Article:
Omnichannel retailers are just NOT promoting their in-store pickup services enough. There is a big opportunity to both cut costs and to grow sales as in-store pickups result in around 59 percent more purchases.

Actually charging for what it cost to pick, pack and ship will be a boon for brick-and-mortar, and omnichannel retail is the way thrive.

Lyle Bunn (Ph.D. Hon)

The retail ecosystem, that is the omnichannel elements, each have a cost. Where taking on shipping costs has served as a business development strategy, this must inevitably come to an end in a sustainable business model, making ship-to-store or drop-box more economical for the retailer and ultimately the customers they serve. The e-commerce channel is betting that the overall value proposition allows shipping costs to be assumed by fulfillment efficiencies or the consumer. Shipping costs are the price of low price, selection and convenience. A holistic view of customer fulfillment is the only viable assessment approach.

Bob Amster

The challenges of retailers are directly but not exclusively related to shipping costs. No one ships for free as evidenced by the huge losses in shipping costs that Amazon incurred. To think that this paradigm can continue indefinitely is unrealistic, unless retailers can make up for the losses to such an extent that free shipping becomes an affordable loss leader, which is doubtful.

Mark Ryski

Brick-and-mortar retailers have many challenges and unsustainable shipping charges are merely one of the issues. These retailers are in a difficult spot. They must do online business to compete, but by doing so they put further pressure on already tight profit margins and profitability. If retailers charged a fair price for what it actually costs to process and ship e-commerce orders, I suspect that many shoppers would perceive this as price-gouging relative to Amazon (and others), which could hurt the retailer even more. I don’t think it’s a coincidence that some of the best performing brick-and-mortar retailers today (Costco, T.J.Maxx, Ikea, Home Depot) do not have significant online sales that require shipping.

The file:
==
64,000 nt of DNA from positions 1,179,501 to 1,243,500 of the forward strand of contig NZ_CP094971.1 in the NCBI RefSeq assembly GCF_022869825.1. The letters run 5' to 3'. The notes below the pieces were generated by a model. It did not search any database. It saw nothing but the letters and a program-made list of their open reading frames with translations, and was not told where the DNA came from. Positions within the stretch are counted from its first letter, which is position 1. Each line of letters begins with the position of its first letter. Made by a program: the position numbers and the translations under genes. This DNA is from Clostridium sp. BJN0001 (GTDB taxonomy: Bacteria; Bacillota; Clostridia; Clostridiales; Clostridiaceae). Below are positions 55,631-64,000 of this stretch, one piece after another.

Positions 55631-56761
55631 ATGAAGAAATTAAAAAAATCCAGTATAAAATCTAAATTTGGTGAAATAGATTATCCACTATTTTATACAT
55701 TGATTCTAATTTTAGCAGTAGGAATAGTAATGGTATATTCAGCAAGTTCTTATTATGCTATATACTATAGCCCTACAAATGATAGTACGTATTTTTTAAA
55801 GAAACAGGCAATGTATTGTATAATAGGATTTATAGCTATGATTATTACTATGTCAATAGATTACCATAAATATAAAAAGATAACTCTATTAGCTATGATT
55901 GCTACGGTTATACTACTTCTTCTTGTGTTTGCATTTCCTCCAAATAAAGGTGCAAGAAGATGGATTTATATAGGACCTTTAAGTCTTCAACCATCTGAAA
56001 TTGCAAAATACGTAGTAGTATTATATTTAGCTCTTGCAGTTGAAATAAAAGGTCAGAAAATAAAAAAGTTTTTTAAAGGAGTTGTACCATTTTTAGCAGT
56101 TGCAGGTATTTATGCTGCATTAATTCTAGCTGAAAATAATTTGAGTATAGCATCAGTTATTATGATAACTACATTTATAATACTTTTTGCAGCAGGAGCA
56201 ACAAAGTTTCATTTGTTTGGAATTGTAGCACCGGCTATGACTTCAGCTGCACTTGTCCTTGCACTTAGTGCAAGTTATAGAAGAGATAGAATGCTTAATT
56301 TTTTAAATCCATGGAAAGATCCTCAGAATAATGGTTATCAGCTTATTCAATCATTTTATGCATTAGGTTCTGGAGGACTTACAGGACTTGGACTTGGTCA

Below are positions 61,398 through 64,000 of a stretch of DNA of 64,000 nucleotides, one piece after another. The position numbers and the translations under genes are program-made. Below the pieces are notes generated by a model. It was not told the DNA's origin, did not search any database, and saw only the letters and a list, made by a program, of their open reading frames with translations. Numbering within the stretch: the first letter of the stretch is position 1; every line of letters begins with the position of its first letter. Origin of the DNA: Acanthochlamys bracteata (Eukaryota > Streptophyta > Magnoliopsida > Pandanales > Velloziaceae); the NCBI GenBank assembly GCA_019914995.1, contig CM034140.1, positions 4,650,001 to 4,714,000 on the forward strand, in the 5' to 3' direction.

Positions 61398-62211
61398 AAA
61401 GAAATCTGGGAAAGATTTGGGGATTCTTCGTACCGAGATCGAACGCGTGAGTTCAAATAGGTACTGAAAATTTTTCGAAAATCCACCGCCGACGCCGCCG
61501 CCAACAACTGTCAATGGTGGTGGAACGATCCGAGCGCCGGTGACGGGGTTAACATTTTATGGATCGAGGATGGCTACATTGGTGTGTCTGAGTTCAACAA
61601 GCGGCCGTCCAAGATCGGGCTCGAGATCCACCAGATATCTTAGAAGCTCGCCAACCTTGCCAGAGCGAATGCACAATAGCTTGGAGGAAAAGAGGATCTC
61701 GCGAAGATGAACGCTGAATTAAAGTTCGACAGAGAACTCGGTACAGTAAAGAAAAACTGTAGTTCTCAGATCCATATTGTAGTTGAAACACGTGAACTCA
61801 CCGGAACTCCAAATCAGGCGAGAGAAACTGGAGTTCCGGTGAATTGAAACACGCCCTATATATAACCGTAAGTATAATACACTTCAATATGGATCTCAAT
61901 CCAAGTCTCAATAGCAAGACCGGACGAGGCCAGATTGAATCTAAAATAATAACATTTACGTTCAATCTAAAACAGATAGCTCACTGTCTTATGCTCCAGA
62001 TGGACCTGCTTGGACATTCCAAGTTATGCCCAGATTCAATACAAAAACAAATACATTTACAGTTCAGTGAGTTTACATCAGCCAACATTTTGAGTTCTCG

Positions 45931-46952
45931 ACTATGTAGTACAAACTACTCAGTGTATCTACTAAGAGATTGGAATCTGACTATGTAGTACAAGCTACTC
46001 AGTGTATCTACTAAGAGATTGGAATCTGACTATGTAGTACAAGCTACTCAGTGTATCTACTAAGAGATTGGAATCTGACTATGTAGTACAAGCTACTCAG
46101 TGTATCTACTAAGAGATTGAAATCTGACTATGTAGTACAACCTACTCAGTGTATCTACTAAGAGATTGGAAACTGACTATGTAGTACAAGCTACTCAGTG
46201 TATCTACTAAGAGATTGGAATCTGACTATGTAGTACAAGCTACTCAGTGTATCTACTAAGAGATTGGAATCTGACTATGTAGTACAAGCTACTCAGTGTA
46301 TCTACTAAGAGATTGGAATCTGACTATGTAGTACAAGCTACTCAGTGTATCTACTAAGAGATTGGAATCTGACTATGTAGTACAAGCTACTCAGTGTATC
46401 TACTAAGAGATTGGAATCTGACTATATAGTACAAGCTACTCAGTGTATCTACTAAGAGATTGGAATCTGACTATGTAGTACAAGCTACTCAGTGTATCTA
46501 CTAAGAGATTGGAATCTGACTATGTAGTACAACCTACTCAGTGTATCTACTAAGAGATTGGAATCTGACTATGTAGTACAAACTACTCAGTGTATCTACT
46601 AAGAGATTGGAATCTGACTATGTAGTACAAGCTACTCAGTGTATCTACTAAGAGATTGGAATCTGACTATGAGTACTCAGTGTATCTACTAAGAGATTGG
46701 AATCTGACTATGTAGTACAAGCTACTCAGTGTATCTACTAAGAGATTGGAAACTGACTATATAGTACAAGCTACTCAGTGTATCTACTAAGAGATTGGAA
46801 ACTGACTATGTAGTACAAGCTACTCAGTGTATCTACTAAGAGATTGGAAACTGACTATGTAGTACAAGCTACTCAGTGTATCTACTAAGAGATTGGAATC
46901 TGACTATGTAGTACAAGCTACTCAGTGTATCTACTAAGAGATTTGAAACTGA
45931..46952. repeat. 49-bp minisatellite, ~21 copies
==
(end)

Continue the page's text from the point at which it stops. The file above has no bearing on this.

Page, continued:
Shep Hyken

Dan Gilmore is right. There is no free shipping. Someone is paying for it. Is it the retailer? Highly doubtful. That model is not sustainable. Yes, when the margin is big enough you can include shipping as part of the cost of goods sold. Or, with a modest increase in the retail price, thereby inflating the margin a bit, the cost of shipping can be included. Smart retailers are figuring out how to bundle it into the retail price. It’s about that simple. Or a retailer like Amazon, with a Prime-like membership, can figure out how a $99 annual fee might offset the cost of “free shipping.” I’m sure that model has two types of customers: One type spends more than $99 per year. The other doesn’t. The average can ease the cost to the retailer. Somewhere (and by somebody — probably the customer) the shipping is being paid for.

Tony Orlando
I have been saying this for years. Making shipping free for brick-and-mortar retailers is another losing proposition. Consumers demand in their minds that shipping must be free. They want free returns, and free coupons when something goes wrong, and the lowest price and on and on. This is impossible to do, but we as retailers are expected to do the impossible, and this scenario will only get worse and more retailers will perish. The giants will become super-mega giants. It saddens me to see how many very good retailers are being forced to lower their margins even further in order to exist, which eventually they can’t. I have spoken to UPS about this subject at our local store and they explained to me how their customers are struggling with paying for the very expensive shipping at costs of two to three times that of the big stores, which is crazy. I do not have any solutions to this, as the e-commerce train is moving at speeds many of us can not keep up with. Delivering food, especially with perishables, is very expensive and unless you are in a high-income foodie town, you can not price your way to success. Either… Read more »
Ben Ball